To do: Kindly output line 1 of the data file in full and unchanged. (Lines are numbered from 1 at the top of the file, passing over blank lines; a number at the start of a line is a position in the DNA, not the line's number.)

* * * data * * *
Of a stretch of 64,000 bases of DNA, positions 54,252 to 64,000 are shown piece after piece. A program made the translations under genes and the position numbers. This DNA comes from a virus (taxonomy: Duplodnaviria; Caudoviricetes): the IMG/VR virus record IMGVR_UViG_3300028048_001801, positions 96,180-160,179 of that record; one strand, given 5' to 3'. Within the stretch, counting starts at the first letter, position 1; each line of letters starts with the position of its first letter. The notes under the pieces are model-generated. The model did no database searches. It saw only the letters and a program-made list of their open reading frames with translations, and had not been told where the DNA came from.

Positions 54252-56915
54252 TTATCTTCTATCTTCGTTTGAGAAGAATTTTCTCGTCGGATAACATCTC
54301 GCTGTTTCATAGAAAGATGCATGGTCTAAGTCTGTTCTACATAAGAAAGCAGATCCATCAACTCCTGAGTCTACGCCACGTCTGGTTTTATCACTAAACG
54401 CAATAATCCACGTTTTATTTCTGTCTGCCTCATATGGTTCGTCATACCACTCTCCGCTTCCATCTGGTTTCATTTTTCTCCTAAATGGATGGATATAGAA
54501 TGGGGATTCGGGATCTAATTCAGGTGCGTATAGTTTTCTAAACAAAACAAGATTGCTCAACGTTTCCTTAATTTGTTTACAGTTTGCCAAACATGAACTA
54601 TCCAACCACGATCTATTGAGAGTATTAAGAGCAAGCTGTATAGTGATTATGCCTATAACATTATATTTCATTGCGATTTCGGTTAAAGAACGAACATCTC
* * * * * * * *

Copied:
Of a stretch of 64,000 bases of DNA, positions 54,252 to 64,000 are shown piece after piece. A program made the translations under genes and the position numbers. This DNA comes from a virus (taxonomy: Duplodnaviria; Caudoviricetes): the IMG/VR virus record IMGVR_UViG_3300028048_001801, positions 96,180-160,179 of that record; one strand, given 5' to 3'. Within the stretch, counting starts at the first letter, position 1; each line of letters starts with the position of its first letter. The notes under the pieces are model-generated. The model did no database searches. It saw only the letters and a program-made list of their open reading frames with translations, and had not been told where the DNA came from.